source George Brant’s off Broadway play, “Grounded,” opened in Reno Thursday night, November 12, at Midtown’s Good Luck Macbeth Theatre. The one-woman, one-act play runs just over an hour; and while the production might be a small, the author’s message is weighty.
click The play’s heroine is a rarity in the macho world of fighter-jet jockeys: a woman. Nevertheless, she possesses the same cocky, thrill-seeking persona as her male counterparts, who she proudly calls “my boys.” They knock down brewskis together and regale in their sorties over Iraq. The unnamed woman pilot, played by Ashley Marie James, loves everything about her job: the speed, the danger but most of all, flying F-16s in the boundless and exhilarating expanse of “the blue.”
During a night out with the “boys,” she meets Eric, a small-town hardware store clerk, who isn’t put off by her cocky persona. On the contrary he’s excited by it, especially when she sports her flight suit. He even wants to get it on while she wears it. They fall in love, marry and she soon becomes pregnant. But pregnancy for a female flyer is career-ending — a “Bermuda Triangle” from which “no one ever comes back.” Regulations prohibit pregnant pilots from flying. The erstwhile aviator is grounded and sentenced to the “chair force.” Assigned to steer a drone from the safety of the Nevada desert, she rationalizes the advantages of having the “threat of death removed.” Yes, she can still attack the enemy, but from the safety of her armchair during a twelve-hour shift. Then it’s a short drive home to kiss the husband and daughter in the comfort of their desert home. “Viva Las Vegas.”
But while mortal danger might have been removed from the aerial combatant, killing by remote control has its own special horrors that wreak havoc on the psyche. What the jet pilot loved about the thrilling war in the wild “blue” yonder is absent in the death she metes out via joy stick. “Gray” images of missile strikes on victims below are now visible on an impersonal computer screen and they’re horrific ones she’s never before witnessed. As James opined after the show, “In a twelve-hour shift, nothing happens for nine. It’s boredom then destruction.”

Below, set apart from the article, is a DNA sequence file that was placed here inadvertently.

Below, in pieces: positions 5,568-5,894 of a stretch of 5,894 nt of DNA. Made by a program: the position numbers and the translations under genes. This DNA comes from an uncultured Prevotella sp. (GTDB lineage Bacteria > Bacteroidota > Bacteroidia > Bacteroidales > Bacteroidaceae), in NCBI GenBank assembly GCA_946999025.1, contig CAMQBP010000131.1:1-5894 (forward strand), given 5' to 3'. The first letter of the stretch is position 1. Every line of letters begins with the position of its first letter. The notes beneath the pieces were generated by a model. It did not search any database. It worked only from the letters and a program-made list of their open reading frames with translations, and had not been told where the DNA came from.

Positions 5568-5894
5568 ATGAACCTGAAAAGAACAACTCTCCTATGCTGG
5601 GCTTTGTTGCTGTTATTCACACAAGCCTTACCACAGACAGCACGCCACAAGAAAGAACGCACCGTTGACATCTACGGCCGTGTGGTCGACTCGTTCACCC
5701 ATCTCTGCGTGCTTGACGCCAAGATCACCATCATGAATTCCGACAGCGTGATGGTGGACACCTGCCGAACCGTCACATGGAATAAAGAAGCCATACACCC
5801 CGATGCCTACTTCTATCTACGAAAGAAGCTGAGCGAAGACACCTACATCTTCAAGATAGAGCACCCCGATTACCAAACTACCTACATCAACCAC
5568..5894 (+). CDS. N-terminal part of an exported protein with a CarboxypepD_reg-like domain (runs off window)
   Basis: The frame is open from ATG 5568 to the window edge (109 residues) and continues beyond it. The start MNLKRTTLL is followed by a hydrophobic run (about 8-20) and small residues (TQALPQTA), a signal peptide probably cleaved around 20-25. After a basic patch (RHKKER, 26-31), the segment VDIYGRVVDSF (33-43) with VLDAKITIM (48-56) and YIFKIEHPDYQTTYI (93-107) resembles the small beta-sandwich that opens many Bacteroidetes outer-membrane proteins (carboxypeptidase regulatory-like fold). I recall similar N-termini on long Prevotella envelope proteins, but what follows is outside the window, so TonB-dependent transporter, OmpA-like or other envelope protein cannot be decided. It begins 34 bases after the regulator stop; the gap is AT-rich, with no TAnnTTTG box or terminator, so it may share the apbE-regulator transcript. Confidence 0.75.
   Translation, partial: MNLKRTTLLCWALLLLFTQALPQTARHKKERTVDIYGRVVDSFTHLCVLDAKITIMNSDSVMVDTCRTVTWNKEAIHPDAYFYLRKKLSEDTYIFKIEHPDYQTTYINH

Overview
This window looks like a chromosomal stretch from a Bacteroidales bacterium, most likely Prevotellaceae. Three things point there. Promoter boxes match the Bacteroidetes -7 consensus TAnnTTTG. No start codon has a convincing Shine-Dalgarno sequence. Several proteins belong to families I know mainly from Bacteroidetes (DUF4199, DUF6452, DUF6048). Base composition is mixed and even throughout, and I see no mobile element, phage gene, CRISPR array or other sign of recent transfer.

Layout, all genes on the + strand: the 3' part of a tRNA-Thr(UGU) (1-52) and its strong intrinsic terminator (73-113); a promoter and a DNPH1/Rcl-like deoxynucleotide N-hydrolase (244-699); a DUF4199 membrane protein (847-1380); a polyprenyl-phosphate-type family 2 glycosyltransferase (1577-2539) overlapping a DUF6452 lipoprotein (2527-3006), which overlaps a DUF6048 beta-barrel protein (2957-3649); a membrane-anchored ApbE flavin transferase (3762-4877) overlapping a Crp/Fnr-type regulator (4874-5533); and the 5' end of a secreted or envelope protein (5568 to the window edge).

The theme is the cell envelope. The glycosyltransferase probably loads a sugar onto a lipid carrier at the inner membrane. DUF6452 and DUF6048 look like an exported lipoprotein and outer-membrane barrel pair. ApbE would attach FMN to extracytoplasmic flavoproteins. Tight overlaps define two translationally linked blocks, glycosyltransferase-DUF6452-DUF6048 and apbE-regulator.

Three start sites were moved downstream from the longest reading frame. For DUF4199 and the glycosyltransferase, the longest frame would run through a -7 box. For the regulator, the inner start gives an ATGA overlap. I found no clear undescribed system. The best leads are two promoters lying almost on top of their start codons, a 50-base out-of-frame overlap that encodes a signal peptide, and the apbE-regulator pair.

It’s not easy to carry a solo show, and especially hard for an actor to have the stage presence to keep an audience engaged. I was impressed with James. She swaggered around the stage in a trim flight suit exulting, pronouncing, sermonizing, reflecting, lamenting, and despairing as her character evolved during the one-hour-plus performance. Director Joe Atack created a minimalist set fitted with a single chair, small sand dunes and a narrow runway and James owned it, circling and pacing like a predator on the hunt. A screen at the rear of the stage was used to great effect to project the actor’s interior emotions, while she narrated her story. Well done Director Atack. My minor critique would be that James would be more compelling if she throttled back a bit on the pace of the dialogue. Inflection and emphasis are dramatic, and the audience needs a moment to absorb the dialogue’s impact.
“Grounded” is a moral dilemma tale that poses difficult and contemporary questions. Go see it and take your friends, along with your thinking caps. It’s a taut, provocative script well interpreted by James and Atack. Then hit the nearest coffee shop to hash out what you’ve seen, because these issues aren’t going away. As author Brant tells it: “F-16s are dinosaurs. Drones? Can’t make ‘em fast enough.” Get your tickets soon. “Grounded” is only playing through Saturday, November 28. I just might see it again.
If you go:
Where: Good Luck Macbeth Theatre, 713 S. Virginia St.
When: Through Nov. 28
By Galen Watson